Cabo De Gata Holidays
A highlight of any Costa Almeria holiday has to be a visit to the spectacular Cabo de Gata peninsula, Andalusia’s largest coastal nature preserve. This lunar-landscaped area of immense natural beauty lies just north of Almeria City and is a magical cocktail of jagged coastline, rugged cliffs, volcanic mountains, arid deserts, teeming wetlands, sandy dunes and small hidden coves.
Birdwatchers, mountain bikers, hikers and water enthusiasts of all kinds are drawn to this natural wonderland, which also encompasses historic ruins, quaint fishing villages, vast stretches of magnificent beaches and even a ghost town. This truly tranquil area makes a unique and wonderful destination for your Costa Almeria holiday.
Things to do
Cabo De Gata Weather
Cabo de Gata enjoys some of the best weather in Europe, with year round sunshine and temperatures that range from a mild 20° Celsius in winter to a not-too-hot 30° celsius in summer. With the lowest rainfall in the Iberian Peninsula, Cabo de Gata holidays are great at any time of the year!
Cabo de Gata is blessed with rocky headlands, sandy coves, pristine water, miles of isolated beaches, incredible scenery, brilliant blue skies, amazing Spanish sunshine and an extraordinary saltwater lagoon that attracts flame-coloured flamingoes and other wild birds. The physical spendour of the area makes it an absolute must-see destination on any nature-lover’s holiday.
Things To Do on Cabo De Gata Holidays
Cabo de Gata holidays are a truly marvelous experience and nature lovers are absolutely spoiled for choice. The crystal clear waters off the peninsular are ideal for underwater photography, snorkeling, diving, kayaking, windsurfing and all manner of fishing. Mountain bikers and 4x4 enthusiasts can take to the hills, while walkers enjoy any one of the over 20 marked footpaths.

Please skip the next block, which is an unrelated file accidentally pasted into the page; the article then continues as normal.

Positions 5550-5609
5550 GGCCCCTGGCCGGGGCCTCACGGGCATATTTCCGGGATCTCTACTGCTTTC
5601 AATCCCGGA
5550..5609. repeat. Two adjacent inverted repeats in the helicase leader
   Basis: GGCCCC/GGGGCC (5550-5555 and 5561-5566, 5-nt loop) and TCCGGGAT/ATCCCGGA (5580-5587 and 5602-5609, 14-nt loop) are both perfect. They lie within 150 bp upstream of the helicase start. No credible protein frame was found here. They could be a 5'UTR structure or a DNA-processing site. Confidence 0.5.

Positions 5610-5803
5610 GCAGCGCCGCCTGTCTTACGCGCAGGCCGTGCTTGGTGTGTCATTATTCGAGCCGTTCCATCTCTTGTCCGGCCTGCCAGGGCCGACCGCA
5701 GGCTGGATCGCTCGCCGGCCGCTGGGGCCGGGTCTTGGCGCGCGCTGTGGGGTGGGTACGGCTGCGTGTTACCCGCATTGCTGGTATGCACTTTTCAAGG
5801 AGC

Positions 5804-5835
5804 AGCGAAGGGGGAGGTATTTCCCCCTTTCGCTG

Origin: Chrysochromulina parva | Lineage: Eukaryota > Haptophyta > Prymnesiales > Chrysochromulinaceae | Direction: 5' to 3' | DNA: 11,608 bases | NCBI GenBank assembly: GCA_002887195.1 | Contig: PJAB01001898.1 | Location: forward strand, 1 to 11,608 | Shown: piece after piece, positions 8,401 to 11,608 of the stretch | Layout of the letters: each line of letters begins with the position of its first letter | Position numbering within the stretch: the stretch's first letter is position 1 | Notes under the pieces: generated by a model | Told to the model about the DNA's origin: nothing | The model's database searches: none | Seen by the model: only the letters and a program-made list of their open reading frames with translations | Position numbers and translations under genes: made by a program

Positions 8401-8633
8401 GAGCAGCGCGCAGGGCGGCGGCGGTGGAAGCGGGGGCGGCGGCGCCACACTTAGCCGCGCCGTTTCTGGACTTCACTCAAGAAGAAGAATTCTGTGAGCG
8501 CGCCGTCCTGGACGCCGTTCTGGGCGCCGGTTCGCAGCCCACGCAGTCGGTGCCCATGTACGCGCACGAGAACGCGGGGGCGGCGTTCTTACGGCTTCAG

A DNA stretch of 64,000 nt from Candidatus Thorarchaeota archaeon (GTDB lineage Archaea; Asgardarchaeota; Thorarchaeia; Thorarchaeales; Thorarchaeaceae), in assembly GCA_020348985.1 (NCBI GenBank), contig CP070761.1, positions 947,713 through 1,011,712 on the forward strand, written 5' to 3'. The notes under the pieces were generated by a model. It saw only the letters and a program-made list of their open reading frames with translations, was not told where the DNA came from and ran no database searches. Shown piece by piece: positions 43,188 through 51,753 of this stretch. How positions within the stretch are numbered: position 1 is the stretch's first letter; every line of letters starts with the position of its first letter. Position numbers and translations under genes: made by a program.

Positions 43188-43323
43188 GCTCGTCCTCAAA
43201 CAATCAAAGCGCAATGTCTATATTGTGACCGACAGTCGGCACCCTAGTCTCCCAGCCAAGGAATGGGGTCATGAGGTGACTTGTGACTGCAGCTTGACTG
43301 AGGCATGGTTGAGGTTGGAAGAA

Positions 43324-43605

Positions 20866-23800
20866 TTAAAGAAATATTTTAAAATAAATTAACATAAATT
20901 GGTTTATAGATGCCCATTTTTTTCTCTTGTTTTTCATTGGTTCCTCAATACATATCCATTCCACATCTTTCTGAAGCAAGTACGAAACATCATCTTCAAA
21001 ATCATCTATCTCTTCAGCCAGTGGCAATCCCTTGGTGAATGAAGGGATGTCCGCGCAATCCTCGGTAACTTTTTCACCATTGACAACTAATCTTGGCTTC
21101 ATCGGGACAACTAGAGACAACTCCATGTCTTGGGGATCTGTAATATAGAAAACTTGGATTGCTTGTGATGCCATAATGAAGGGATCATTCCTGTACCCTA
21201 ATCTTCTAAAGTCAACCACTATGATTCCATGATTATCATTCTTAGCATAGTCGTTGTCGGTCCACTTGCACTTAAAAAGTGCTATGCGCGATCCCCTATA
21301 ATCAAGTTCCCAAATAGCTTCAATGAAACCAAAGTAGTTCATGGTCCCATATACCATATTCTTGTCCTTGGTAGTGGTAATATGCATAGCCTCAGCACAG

Visitors on holidays to Cabo de Gata can while away the hours in the charming fishing villages that line the coast, visit a ruined church perched atop fossilized sand dunes or roam the dramatic cliffs. For those seeking a more restful way to spend the day, there are always the wide, sandy beaches or cozy, isolated coves.
Nearby Mojacar is also well worth a visit to see how life is in a more rural Spanish village.
Arabs, Romans and Phoenicians were all attracted to Cabo de Gata because of the area’s rich mineral deposits of salt, agate, jasper and, most importantly, gold. Later inhabitants included Barbary pirates, who sought refuge in this remote coastal area, although it is obvious from the dozens of lookout towers dotted around the landscape that they were not welcome visitors.
Much of the coastline is accessible only by foot, while the arid landscape of the interior made for harsh living conditions as recently as 50 years ago. But, in recent times, tourism has provided a boom to the area’s economy as more people are discovering the area’s amazing natural potential. This has meant an increasing numbers of hotels and holiday accommodations in the coastal villages, but the emphasis is still firmly on retaining the unique beauty of this area.
Cabo de Gata may not offer the vibrant nightlife that can be found in other resorts, but it does give holiday makers the chance to see how the Spanish really live. Late night tapas bars and restaurants abound throughout the area, serving wonderful fresh fish dishes along with traditional music and dance.
In August, there is the annual Almerian Fair that turns the streets of the nearby city into a riot of colours, music, dancing, parades, bull running and good natured merrymaking and general mayhem. This being Spain, there is never a fiesta too far away no matter when you come on holidays to Cabo de Gata.
Book a Cabo De Gata Holiday now!
What are you waiting for? With direct flights from airports all over the UK and Ireland to nearby Almeria and On The Beach’s choice of hand-picked accommodation, Cabo de Gata holidays have never been so easy or affordable. Book today and discover this amazing natural wonderland for yourself!